Condition: Now begins an important part to the value of old coins. Judging and Grading the condition of the coins' surface. When first minted a coin has no wear to the surface. When used and circulated through commerce, parts of the design begin to wear down and loose detail. Different stages of wear are defined by a Grade. The grade and definition of a coin without wear is; Mint State Grade.

Grading Set Cents: Mint State, Extremely Fine, Fine, and Good Grades

First penny in the image is the Mint State Grade. No wear to the surface. Key parts of the coin are examined to confirm absence of wear. On Wheat cents, Lincoln's cheek remains without any dulling or smoothing from wear.

Next, Extremely Fine Grade: Light wear only, with just slight removal of high points of the design defines a coin in Extremely Fine Grade. Look closely at Lincoln's hair, only minor wear shows.

Fine Grade: Coins with moderate wear are defined as Fine grade. Major parts of the design are well detailed, small high relief areas are smooth. The example penny show flatness on Lincoln's cheek and jaw line. Notice there remains contours separating the temple, cheek, and jaw.

Good Grade: Once heavy wear has removed most of the design, a coin is judged and defined within the Good Grade. In the example, Lincoln remains well outline, however, only small portions of hair, face, and coat show any small details.

Collectors inspect each coin very closely. Amount of wear is a major difference in values represented on the charts. Images, video, and descriptions are used to compare your coin and help narrow both the condition and value.

🔎Each coin design has its own features to judge and determine grades. In Step 1 above, follow the image links to each coin series and in-depth grading.

Step 4: | Special Qualities Enhancing Value

Collecting coins is a visual as well as a historical pursuit. US coins date back to the beginnings of the country; its exploration and settlement. Rising and falling mintages alone reflect the changing commerce throughout history.

The coins themselves are the visual enjoyment, miniature works of art. Collectors find fascination in the different designs and symbolism as well as the different alloys of US coinage. An example is the 1833 Half Cent pictured.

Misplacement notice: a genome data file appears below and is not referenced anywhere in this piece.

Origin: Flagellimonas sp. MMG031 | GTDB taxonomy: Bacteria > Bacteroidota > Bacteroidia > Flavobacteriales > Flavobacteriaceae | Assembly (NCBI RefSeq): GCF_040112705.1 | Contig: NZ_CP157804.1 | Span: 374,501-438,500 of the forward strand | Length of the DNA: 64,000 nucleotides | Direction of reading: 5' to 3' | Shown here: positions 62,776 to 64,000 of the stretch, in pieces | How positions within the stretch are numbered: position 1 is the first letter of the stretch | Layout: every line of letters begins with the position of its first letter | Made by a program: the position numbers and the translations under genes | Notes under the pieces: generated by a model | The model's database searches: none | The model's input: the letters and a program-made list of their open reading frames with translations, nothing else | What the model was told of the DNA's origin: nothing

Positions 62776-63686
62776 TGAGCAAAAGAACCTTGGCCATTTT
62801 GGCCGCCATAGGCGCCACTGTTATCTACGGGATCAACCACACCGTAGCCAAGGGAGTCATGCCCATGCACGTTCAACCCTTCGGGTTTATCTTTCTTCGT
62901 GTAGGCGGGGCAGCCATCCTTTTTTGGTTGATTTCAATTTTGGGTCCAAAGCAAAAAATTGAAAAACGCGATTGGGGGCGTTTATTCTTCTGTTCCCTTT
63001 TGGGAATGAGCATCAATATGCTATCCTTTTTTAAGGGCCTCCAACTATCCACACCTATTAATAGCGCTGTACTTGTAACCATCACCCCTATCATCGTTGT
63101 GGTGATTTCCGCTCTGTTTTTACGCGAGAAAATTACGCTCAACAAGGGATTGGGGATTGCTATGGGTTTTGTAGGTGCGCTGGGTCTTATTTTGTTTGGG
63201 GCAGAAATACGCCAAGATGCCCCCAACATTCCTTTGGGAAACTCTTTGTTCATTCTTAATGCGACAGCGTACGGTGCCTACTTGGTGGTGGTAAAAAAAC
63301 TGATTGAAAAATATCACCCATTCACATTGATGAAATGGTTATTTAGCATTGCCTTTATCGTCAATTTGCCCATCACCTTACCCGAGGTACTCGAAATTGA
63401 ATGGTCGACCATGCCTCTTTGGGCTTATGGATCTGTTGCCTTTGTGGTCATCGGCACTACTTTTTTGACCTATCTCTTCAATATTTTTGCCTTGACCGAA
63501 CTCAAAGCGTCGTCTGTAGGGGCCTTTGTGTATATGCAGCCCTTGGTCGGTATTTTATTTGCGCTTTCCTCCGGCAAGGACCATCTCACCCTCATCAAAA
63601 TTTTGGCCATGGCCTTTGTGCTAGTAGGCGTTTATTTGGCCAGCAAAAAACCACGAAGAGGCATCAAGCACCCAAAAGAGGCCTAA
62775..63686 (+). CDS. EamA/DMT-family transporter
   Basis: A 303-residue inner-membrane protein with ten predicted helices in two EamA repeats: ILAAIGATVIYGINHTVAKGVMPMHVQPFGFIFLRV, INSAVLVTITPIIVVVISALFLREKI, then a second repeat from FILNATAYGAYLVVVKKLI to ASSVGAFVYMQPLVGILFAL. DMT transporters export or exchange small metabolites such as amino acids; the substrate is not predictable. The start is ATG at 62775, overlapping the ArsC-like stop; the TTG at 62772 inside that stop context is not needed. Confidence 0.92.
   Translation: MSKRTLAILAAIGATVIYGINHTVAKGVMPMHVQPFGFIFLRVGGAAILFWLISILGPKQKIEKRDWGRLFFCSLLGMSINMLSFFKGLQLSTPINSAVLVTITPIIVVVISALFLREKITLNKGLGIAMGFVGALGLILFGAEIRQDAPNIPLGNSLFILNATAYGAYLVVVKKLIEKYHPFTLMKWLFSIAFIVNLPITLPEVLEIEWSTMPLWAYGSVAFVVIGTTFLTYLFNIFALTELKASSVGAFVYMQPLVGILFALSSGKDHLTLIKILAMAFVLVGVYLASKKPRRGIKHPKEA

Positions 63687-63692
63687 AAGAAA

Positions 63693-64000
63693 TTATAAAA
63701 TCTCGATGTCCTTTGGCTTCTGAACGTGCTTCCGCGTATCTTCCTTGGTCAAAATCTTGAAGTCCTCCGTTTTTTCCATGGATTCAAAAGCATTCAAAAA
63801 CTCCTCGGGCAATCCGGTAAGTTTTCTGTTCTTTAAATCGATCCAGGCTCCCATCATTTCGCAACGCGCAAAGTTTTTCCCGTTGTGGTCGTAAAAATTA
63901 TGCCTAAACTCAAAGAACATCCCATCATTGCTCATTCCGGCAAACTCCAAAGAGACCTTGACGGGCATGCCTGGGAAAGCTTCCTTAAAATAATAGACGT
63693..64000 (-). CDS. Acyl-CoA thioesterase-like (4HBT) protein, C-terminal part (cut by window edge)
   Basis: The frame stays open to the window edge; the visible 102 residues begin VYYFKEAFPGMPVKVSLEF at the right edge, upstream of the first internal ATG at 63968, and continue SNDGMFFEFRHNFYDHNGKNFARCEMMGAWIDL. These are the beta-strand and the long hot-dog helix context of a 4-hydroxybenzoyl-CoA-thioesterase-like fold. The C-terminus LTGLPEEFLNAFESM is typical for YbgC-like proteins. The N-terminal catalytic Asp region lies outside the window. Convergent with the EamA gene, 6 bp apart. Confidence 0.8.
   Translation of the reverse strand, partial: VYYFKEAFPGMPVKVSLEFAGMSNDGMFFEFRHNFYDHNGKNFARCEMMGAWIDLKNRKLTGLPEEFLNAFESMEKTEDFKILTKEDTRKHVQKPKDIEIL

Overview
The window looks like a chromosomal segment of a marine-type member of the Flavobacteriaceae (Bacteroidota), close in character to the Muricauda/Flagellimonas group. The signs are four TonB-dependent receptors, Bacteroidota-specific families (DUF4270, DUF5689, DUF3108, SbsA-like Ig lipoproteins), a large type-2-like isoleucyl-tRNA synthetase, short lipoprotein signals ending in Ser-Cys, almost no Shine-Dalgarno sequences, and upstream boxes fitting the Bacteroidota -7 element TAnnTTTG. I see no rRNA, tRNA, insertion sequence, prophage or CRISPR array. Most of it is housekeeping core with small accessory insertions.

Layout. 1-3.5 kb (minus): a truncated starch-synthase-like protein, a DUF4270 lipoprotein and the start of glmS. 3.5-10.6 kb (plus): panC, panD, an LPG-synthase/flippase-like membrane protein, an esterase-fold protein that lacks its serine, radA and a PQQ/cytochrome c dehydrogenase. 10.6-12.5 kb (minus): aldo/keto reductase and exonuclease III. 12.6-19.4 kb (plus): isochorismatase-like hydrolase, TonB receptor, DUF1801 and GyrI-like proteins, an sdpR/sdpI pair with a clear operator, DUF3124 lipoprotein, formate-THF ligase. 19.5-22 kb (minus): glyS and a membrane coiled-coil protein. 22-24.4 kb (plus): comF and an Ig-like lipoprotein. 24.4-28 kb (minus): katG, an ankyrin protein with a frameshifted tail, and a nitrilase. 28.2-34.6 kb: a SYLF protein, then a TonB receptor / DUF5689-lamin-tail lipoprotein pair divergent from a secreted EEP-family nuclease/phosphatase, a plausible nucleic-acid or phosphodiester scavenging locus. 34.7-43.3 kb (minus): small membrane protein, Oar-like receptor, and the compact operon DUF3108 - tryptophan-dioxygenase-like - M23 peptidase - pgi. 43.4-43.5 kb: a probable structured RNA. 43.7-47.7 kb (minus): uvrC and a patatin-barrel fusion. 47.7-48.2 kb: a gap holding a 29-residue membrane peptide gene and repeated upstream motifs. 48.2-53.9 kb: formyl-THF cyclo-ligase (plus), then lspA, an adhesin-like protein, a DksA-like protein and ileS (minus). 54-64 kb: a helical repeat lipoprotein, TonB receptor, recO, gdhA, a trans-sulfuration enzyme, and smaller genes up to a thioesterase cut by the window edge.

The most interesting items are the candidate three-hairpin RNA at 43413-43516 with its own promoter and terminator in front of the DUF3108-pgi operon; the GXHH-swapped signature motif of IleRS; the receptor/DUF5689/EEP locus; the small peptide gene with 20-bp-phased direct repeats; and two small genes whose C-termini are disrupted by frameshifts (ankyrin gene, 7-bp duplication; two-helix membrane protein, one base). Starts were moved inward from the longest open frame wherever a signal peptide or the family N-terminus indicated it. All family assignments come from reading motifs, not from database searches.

1833 Half Cent High Condition

Historically, the 1833 half cent is dating from a colonial way of life. Aesthetically, the coin is well preserved and very appealing. Its special quality is the state of preservation. Very old copper coins are susceptible to many problems lowering eye appeal. Half cents are all scarce today and its advanced age combined with its pleasing appearance sets it far ahead of many other copper coins. A special coin, handled with care since 1833, a rarity. Value placed on this coin is solid because of these qualities.

Examples of Copper Coins With Problems

In the row of Lincoln cents are many of the problems that easily affect copper coins. Dark toning is the natural state of very old copper when not protected. Discoloration easily accrues because of moisture. Verdigris - the green coloration - damages the surface by pitting. Large marks are part of moving through everyday circulation.

Old US coins were minted in many alloys of metal, different sizes and denominations. Each series covers special qualities unique to the coin, metal, design complexity, and age.

🔎Match your coin to the image links in Step 1 and visit; in-depth old coin values. Special qualities are part of judging each coin.

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Coin Values Discovery finds Old Coin Values and...

All old US coin values. The home page is an excellent index, quickly leading to the major coin series. From Cents to Gold. Easily sort and value your coins. Proceed through the step by step method and identify your box of old coins.